I just got back from a long vacation in Italy, and while I intended to work on the blog while I was there, Brooks and Madeleine were taking care of things so well I hardly had to look up from my Chianti. About the closest I got to working was spending some time in Modena at the Enzo Ferrari Museum, photographing cars to use in future blogposts.
The GT pictured above is a very special Ferrari, the 500 Superfast. It was a limited edition car in 1964 that Ferrari based on a “standard” 330 GT – to which Ferrari then added some Pininfarina bodywork and a larger displacement twelve cylinder motor. A few were made with a five speed manual transmission – a rarity then. A Superfast boasted a top speed of nearly 170 miles per hour. They also cost twice as much as a Rolls Royce (there’s been more than a little multiple expansion since then). Ferrari sold three dozen of them. If you’re interested, I noticed one up for auction in Monterey later this month.
Some people can rationalize a car like the Superfast as an alternative asset, but really it’s a 20-standard deviation discretionary expenditure. As in no one needs a collector car. Car collectors don’t need a 50 year old Ferrari. Ferrari collectors don’t need a Superfast. I don’t know how many asset managers will be at Monterey this year, but probably fewer than in the past few years, as it seems like there is a dark cloud hanging over the industry. While conventional wisdom always has value, I’d like to suggest that pessimism is not entirely warranted.
Yyuuggeee Walls of Worry
We have written at length about bearish signs in the RIA space, and valuation metrics seem to generally reflect a reduced growth outlook. We wonder, though, if things are really that bad. Market prophets forecasting tough sledding ahead for asset management usually point to three things:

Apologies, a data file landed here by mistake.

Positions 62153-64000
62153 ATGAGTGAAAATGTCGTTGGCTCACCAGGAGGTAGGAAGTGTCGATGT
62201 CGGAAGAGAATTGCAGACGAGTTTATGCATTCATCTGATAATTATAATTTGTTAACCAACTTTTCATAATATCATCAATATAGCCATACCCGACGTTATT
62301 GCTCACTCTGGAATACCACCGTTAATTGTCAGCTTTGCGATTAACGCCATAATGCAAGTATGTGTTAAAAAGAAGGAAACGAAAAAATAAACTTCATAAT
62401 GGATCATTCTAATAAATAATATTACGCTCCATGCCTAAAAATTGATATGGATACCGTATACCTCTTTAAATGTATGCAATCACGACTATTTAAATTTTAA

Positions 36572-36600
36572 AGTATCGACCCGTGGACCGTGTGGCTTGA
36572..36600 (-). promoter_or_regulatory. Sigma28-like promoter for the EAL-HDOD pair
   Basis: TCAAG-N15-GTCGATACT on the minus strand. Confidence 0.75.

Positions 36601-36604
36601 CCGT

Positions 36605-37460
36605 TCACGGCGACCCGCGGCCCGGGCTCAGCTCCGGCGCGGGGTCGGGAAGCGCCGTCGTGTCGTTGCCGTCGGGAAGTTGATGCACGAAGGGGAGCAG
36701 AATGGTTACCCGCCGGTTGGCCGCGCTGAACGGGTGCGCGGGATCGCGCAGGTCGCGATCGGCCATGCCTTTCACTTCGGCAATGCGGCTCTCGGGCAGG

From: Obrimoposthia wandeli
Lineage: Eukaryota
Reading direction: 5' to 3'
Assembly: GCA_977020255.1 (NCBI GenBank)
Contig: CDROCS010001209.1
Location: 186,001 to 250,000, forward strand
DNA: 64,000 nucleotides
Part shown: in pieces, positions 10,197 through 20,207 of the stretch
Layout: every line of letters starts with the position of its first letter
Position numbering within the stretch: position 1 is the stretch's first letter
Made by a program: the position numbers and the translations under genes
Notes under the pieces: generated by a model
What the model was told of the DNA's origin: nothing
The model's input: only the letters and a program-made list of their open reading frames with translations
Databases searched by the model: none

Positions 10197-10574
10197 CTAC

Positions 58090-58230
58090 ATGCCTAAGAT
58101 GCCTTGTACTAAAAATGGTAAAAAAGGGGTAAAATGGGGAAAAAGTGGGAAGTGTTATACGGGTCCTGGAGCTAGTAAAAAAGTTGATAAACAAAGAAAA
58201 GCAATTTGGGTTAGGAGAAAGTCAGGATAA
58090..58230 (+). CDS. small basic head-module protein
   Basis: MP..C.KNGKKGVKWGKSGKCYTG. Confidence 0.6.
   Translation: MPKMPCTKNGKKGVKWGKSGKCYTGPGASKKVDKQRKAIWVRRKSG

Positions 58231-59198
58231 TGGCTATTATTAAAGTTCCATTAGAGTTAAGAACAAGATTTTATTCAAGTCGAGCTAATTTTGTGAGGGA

- Fee schedules are compressing because fees are more visible and clients are more interested in passive products.
- Demographics suggest the populations of developed countries are moving from the asset accumulation stage of their lives to the asset de-accumulation stage (retirement).
- The lower outlook for investment returns means RIAs won’t just be able to ride the market to grow revenues.
For this post, I’ll set aside the first of these. We suspect there is, over all, some phantom fee compression in the industry as assets are allocated to passive instruments and active managers who charge more don’t get the RFP they once would have. This has been written about extensively here and elsewhere. At present it is a trend, and all trends eventually break.
The other two common themes focus on demographics and market outlook which are not, necessarily, bearish for the investment management space.
De-Accumulation is Overrated
Broadly, there is a public policy assumption that people consume more than they produce, save, or invest in retirement and deplete their assets. This is true of the population as a whole, but the investment management community does not serve the population as a whole.
In fact, most wealthy retirees actually accumulate investible assets in retirement, according to a recent article in the Journal of Financial Planning by Chris Browning, Ph.D., Tao Guo, Ph.D., Yuanshan Cheng, and Michael Finke, Ph.D., called “Spending in Retirement: Determining the Consumption Gap”. The paper studies the investment and spending habits of retired Americans in various wealth categories in an attempt to measure the typical “consumption gap” – or the amount that retirees under-consume relative to their potential consumption given certain levels of accumulated assets and investment performance.
I won’t recite all of the detail in this study, but the gist of it is this: while most retirees do experience de-accumulation (spending down their investible assets in retirement), those in the top quintile (rank based on financial assets) do not. These relatively more wealthy retirees consume much less than they could in retirement, and in fact the average financial assets of this cohort increases during retirement. This top quintile is the only quintile served by the investment management community, and this habit of elderly clients actually growing investment assets during retirement is more reflective of what RIAs should experience.